Saturday, 30 August 2014

Seminar by Michael Apple on the task of the critical scholar activist in education

Michael Apple (left), with Dirk Postma (right), who organized the seminar
Michael Apple gave a seminar at the University of Johannesburg Education Faculty on the 29 August 2015. Drawing from his latest book, Can Education Change Society, he spoke on the tasks of the critical scholar activist in education.  

What he said was relevant for the SOTL @ UJ - Towards a Socially Just Pedagogy project. He began by drawing distinctions between the neoliberal tendency, neoconservative and authoritarian, and asserting that there are not simply two social classes: middle and working classes. Of particular relevance to those of us working in higher education, is the fraction of the middle class that advocates evidence, accountability and measurability, and mobilizes resources accordingly. Interestingly, there were quite a few questions from the participants about this, and the fact that as academics, many of us are complicit in this quest for measurable outputs. Andre Kraak drew my attention to an interesting article on performativity and academics' contestation and compliance:  Carole Leathwood & Barbara Read (2013) Research policy and academic performativity: compliance, contestation and complicity, Studies in Higher Education, 38:8, 1162-1174, DOI: 10.1080/03075079.2013.833025

According to Michael, it is our job to document what the right is doing (incidentally, what is the 'right' in South Africa, or are we responding to the international 'right' in the US and other countries?) and to disrupt this, with relational analyses, feminist epistemologies and work on intersectionality. Our tasks are:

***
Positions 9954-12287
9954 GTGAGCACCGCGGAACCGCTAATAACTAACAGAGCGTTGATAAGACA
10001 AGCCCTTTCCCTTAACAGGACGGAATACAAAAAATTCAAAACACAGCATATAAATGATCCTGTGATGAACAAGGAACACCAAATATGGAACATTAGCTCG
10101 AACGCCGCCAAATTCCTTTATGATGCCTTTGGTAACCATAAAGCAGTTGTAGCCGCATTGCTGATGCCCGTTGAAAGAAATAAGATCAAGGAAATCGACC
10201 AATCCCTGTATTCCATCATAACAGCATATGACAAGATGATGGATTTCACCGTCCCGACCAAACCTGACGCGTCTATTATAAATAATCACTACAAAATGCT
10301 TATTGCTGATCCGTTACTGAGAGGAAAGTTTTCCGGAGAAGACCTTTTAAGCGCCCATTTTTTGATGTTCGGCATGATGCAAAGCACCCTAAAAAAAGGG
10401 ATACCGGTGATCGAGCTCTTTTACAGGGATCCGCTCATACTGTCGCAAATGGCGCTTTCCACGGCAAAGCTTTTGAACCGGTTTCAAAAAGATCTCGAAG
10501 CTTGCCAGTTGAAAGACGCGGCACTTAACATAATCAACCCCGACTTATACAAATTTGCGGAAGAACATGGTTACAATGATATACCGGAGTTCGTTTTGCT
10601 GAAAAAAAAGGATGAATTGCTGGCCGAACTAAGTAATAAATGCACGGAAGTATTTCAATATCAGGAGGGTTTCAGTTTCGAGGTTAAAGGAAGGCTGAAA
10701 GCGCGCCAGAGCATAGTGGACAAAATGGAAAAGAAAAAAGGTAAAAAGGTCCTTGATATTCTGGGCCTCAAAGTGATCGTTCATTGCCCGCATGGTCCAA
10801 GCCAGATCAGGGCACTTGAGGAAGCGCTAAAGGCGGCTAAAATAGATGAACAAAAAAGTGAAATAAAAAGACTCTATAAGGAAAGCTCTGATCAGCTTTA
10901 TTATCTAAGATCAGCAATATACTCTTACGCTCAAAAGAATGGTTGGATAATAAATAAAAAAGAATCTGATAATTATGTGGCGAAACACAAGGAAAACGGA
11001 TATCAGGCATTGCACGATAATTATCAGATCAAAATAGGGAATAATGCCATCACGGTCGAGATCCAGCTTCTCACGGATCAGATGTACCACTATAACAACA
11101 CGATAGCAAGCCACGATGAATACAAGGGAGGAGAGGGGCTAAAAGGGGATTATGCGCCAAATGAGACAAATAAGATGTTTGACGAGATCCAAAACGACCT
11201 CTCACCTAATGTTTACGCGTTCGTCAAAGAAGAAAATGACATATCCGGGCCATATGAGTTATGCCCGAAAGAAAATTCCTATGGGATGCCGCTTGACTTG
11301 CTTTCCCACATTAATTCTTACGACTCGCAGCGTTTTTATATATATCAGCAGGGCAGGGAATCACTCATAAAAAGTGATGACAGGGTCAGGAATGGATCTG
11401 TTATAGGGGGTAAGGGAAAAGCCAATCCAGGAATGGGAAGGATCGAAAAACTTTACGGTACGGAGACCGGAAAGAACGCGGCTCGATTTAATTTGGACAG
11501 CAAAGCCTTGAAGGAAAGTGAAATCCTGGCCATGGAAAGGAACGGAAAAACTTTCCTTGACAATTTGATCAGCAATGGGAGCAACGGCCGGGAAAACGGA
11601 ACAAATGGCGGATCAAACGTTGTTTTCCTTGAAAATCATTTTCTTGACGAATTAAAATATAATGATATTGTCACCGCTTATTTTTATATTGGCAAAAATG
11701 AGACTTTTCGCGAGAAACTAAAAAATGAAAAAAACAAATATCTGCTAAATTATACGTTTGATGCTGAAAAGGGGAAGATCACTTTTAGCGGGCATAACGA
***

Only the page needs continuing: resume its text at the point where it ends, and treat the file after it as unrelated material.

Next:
1. to tell the truth
  2. to show spaces for action
  3. to act as a 'critical secretary'
  4. to keep critical traditions alive, critically (i.e. to be critical about these traditions too)
  5. to give of our expertise (our knowledge is 'paid for', we must give it back)
  6. to build progressive communities (one can't do it on one's own)
  7. to practise critical teaching, to demonstrate this in one's own work)
  8. to open spaces for those who are not there. 
Whilst all of these tasks may be important for our work, the task of practising and demonstrating critical teaching, and of opening spaces, are the most immediately pressing. 

No comments:

Post a Comment